The teaching of Jesus was rooted in a Jewish tradition prior to his lifetime, whereas the writing down of this tradition took place well after him. This fact was ignored for a long time, and only discovered lately. It enriches the understanding we have of some passages of the New Testament. Two examples of studies are published in this issue. Rabbi Rivon Krygier uses the rabbinic literature to understand the healing of the paralytic of Bethesda on Shabbat, and the background of its justification given by John 5:17-18. The author shows how Jesus expressed a messianic claim. Fr. Donizeti Rebeiro shows that the concept of “works of mercy” (explicit in the scene of the final judgment in Mathew 25:31-46) goes back to a tradition witnessed in the targumim and some texts from the Tannaim.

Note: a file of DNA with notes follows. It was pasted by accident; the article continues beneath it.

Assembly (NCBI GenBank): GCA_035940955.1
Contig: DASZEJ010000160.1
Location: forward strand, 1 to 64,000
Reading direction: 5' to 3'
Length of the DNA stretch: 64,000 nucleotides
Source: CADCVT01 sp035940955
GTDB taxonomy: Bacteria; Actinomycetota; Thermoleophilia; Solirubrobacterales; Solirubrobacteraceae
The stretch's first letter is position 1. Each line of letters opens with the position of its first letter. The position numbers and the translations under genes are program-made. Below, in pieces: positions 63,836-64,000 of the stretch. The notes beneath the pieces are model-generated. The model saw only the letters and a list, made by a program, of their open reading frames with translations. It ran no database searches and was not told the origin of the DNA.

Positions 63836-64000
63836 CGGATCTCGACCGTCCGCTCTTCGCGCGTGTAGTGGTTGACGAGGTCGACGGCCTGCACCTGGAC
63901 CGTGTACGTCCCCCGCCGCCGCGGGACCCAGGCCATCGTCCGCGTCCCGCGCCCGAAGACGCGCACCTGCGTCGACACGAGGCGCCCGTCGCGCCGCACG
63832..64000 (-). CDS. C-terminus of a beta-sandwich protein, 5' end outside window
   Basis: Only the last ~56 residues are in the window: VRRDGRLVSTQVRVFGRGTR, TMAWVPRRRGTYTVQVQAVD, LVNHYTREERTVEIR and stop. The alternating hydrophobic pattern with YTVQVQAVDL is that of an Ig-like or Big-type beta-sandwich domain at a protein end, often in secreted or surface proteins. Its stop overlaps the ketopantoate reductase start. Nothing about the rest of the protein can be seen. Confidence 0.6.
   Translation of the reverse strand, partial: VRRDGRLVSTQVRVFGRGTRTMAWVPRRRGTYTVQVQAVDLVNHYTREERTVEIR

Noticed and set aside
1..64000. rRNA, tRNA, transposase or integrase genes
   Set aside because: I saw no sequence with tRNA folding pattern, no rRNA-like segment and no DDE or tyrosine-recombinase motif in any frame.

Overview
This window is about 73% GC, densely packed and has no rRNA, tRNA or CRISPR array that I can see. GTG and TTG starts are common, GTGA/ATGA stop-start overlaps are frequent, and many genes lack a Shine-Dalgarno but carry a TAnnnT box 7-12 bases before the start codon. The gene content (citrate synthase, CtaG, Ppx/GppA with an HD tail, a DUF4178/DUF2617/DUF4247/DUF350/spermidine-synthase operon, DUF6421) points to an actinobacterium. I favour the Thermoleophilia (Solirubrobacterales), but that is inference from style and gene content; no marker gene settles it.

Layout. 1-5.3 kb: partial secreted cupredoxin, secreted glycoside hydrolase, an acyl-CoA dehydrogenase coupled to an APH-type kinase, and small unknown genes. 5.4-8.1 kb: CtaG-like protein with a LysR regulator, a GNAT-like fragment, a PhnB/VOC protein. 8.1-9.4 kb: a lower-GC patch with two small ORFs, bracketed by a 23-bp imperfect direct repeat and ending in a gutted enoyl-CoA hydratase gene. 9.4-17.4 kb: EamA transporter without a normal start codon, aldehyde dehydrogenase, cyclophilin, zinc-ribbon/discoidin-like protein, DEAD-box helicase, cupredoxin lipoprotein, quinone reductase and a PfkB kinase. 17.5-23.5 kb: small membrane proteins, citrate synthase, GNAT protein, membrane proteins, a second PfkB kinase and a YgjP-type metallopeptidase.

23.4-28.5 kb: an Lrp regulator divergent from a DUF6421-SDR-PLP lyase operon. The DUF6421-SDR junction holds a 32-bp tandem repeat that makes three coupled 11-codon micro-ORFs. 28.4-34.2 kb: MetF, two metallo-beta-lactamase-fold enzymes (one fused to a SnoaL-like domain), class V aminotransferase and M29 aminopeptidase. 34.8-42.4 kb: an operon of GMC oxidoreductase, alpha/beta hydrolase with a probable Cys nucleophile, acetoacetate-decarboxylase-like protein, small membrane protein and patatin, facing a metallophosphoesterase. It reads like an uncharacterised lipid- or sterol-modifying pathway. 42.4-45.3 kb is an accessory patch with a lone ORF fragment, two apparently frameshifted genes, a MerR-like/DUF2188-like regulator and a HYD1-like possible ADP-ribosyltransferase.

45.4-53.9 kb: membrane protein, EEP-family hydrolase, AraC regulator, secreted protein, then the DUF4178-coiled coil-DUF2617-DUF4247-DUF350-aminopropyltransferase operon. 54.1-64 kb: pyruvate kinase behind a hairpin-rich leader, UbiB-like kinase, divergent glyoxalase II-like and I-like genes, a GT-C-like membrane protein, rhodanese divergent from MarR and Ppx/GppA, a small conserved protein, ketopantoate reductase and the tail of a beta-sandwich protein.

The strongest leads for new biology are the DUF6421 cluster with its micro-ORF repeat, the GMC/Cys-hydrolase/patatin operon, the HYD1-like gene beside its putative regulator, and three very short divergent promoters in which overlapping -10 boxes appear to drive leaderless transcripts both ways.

The review also reports two Jewish-Christian events of great importance. First, the gift of a Sefer Torah, given by a Christian to the Jewish community of Clermond-Ferrand, on the 14th of May, 2010. Second, the five days of “Discovering Judaism” (13-18 July, 2010), organized by the Diocesan Services for the relation with Judaism in the Dioceses of the West (Nantes, Rennes, Angers) and some Christian members of the AJC, that took place at La Melleray Abbey, Loire-Atlantique, where an average of 180 people per day gathered and had a rewarding experience of dialogue.